Monday, March 17, 2014

Review: Tempting Fate by Jane Green

From Goodreads: When Gabby first met Elliott she knew he was the man for her. In twenty years of marriage she has never doubted her love for him - even when he refused to give her the one thing she still wants most of all. But now their two daughters are growing up Gabby feels that time and her youth are slipping away. For the first time in her life she is restless. And then she meets Matt . . .

Intoxicated by the way this young, handsome and successful man makes her feel, Gabby is momentarily blind to what she stands to lose on this dangerous path. And in one reckless moment she destroys all that she holds dear.

Consumed by regret, Gabby does everything she can to repair the home she has broken. But are some betrayals too great to forgive?

My thoughts: I've read a few Jane Green books over the last few years, and I've found that they're either really great, or just average. Unfortunately, this one falls into the average category for me. I felt like it was one big cliché. Average older woman getting older while feeling unfulfilled, falls for a younger man who makes her feel beautiful. Happy, doting husband who clearly loves her goes out of town, and voila, her life changes forever.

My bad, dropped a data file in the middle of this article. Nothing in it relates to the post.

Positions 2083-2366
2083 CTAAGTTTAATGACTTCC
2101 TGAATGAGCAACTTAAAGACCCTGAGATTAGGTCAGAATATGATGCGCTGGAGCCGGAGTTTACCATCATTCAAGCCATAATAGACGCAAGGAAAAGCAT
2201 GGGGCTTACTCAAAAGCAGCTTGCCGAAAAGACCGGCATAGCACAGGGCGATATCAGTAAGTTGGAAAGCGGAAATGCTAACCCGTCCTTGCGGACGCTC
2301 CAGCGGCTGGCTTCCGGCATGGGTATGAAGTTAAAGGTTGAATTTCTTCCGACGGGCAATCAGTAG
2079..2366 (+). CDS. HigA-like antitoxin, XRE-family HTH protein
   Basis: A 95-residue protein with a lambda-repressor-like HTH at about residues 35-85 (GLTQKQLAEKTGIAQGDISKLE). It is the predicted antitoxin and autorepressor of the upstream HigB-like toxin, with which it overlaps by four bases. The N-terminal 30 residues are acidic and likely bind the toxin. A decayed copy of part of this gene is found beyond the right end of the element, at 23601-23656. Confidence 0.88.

Part of my issue with the book wasn't the book itself. I think that having an affair is one of the absolute most cruel things you can do to someone you reportedly love. It takes someone really special and great to be able to move on after an affair. I would not be that someone. I knew an affair happens in this book, so to be fair to the book, I went into reading it with a bit of a negative attitude, which shouldn't reflect on the book itself at all.

I ended up giving this three out of five stars because while predictable, Green is still a good writer, and I did enjoy reading this. I will say, though, that she kind of overuses the phrase "for ....". The characters were all obviously flawed, and though Gabby does have an affair, I found it hard to completely hate her. I hated her actions, but I didn't hate her character. She wasn't my favourite, but Green wrote her in a way that I almost (almost) felt sorry for her. I can see how women (even men) could relate to her situation and feelings.

While this may not have been my favourite Jane Green novel, I'm not sorry that I read it.

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